United States treasury secretary Janet Yellen has denied the US exerted pressure or "cajoled" Ireland into signing a new global deal on tax.
On a visit to Ireland, Ms Yellen said she had held a series of "very productive meetings" with Minister for Finance Paschal Donohoe in the lead up to the agreement and that US-Irish relations remained strong.
“We have tried to understand the viewpoint of Ireland about these tax negotiations and its needs in terms of being able to sign on to this,” Ms Yellen said.
The OECD deal, endorsed by G20 leaders at the weekend, will ensure big companies pay a minimum rate of 15 per cent. It will also do away with Ireland's prized 12.5 per cent rate for multinationals.
Ms Yellen was in Dublin for a series of engagements, including a bilateral meeting with Mr Donohoe, who is also the Eurogroup president, before flying out to join other world leaders meeting at the Cop26 climate change conference in Glasgow.
Mr Donohoe said the OECD deal was not about “imposition”.
“This is about the Government making the choice that it is in our long-term economic interest that we’re in an agreement that stabilises global tax policy and brings predictability to a topic that has been uncertain and volatile in recent years,” he said.
Mr Donohoe said he was “absolutely certain” Ireland would continue to be competitive and to attract jobs under the new rules and “we would do so on a strengthened position of legitimacy”.
He said the Government estimated that corporate tax revenue would be – in 3-4 years’ time – €2 billion lower as a result of the deal, but that this had been included in the budgetary calculations since 2019.
He said he and Ms Yellen strongly supported the deal and it had been brokered in an atmosphere of “friendship and co-operation and how we could find compromise”.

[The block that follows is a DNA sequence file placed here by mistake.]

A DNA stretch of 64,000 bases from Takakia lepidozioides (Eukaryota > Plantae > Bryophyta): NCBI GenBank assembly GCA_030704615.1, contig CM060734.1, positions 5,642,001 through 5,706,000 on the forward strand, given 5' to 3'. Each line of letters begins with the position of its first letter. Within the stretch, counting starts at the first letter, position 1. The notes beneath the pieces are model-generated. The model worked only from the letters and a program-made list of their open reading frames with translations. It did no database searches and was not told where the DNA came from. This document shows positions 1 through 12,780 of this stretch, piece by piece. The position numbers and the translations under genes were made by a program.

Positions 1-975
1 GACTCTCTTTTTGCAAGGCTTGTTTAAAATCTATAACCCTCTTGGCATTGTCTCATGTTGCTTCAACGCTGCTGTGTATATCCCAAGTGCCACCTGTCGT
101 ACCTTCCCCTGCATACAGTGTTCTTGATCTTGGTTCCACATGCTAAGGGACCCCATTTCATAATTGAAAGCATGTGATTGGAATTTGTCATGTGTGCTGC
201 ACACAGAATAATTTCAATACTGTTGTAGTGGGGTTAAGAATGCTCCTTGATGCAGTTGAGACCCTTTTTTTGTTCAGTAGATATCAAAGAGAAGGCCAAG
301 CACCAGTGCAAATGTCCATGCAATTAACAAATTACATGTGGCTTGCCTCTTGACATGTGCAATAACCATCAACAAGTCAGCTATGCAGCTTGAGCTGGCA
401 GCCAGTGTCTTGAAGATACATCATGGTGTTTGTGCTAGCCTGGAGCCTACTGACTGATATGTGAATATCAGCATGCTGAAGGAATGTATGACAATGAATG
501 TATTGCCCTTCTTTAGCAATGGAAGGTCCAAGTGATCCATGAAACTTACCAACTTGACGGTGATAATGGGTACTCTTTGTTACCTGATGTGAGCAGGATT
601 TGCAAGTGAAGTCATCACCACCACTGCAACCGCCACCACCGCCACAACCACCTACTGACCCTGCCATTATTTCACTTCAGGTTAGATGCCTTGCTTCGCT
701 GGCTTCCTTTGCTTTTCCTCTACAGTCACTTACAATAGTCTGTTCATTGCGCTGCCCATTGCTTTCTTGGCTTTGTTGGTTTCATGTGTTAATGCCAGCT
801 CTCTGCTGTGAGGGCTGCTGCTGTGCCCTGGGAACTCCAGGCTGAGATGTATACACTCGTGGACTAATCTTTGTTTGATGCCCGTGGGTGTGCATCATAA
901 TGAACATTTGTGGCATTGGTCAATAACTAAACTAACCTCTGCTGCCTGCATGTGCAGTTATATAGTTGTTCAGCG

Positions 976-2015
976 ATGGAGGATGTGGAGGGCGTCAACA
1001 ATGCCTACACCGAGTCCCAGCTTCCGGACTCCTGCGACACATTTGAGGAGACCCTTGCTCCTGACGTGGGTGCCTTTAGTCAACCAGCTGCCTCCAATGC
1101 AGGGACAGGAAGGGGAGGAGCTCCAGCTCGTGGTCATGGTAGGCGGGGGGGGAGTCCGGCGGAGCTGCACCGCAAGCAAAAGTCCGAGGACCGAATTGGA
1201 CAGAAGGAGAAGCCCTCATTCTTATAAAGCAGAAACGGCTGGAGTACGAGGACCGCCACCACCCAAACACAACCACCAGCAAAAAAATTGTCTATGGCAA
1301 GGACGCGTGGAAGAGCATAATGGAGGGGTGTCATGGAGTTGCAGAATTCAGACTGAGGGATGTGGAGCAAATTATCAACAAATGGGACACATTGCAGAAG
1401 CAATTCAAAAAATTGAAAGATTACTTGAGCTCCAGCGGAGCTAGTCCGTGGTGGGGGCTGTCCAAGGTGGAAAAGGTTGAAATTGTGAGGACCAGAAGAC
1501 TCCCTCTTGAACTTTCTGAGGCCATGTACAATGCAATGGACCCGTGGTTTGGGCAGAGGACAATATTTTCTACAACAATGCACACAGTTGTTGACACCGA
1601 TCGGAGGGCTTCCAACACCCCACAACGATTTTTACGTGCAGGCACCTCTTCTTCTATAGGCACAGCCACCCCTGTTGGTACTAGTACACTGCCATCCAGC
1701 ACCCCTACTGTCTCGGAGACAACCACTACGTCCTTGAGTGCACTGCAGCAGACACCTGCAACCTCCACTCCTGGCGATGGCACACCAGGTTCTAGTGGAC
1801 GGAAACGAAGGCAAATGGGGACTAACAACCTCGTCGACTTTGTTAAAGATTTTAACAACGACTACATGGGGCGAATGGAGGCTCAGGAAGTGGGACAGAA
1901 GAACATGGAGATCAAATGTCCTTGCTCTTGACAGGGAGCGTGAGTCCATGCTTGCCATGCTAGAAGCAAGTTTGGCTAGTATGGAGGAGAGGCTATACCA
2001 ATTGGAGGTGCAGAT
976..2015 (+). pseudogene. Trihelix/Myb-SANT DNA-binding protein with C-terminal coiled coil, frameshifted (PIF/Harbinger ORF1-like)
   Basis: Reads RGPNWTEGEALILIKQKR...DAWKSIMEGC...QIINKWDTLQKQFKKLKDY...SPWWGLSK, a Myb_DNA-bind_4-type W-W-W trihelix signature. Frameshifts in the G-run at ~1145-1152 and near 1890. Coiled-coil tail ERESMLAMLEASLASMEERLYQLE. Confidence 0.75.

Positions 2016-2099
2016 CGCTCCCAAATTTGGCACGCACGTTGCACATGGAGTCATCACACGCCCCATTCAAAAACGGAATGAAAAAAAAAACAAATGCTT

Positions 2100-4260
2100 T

Ms Yellen also played down the prospect that the new minimum rate might be increased in the future.
Ireland had reportedly held off from signing the deal until the wording “at least” 15 per cent was removed from the final agreement amid fears it could rise further.
“I think we have agreed that 15 per cent is the global minimum tax. Now, of course, individual countries may choose themselves to establish a higher tax, but I expect many countries to adopt the 15 per cent tax,” she said.
“I don’t think that is something that is going to be reconsidered as a global minimum,” she told reporters.
Ms Yellen, the former chair of the US Federal Reserve, also said she did not think Ireland would be particularly damaged by the deal.
“Perhaps once upon a time the low tax rate was important in attracting companies to Ireland but our strongly held view is that Ireland has tremendous advantages as a country with an education workforce and an excellent business environment and that will continue to serve Ireland’s economic interest,” she said.
“We’ve had a race to the bottom in terms of corporate taxation and no country has really won that race. We’ve all been forced to compete with one another and lower tax rates,” she said.
“We needed to establish a minimum level of corporate taxation so that corporations here in Ireland, in the US and around the world are bearing their fair share of the tax burden and it’s not all falling on workers or leading to a situation in which we’re unable to invest in our economies and our people,” she said.
Later, Ms Yellen met executives from US multinationals before addressing an event hosted by the Institute for International and European Affairs in Dublin Castle, where she said nearly 95 per cent of the world’s GDP “has decided that we’re changing how corporations are taxed internationally”.
Ms Yellen said she expected US tech giants to broadly support the reallocation of taxing rights agreed to by nearly 140 countries as part of a broader deal on global taxes, saying the impact on US companies should be minor.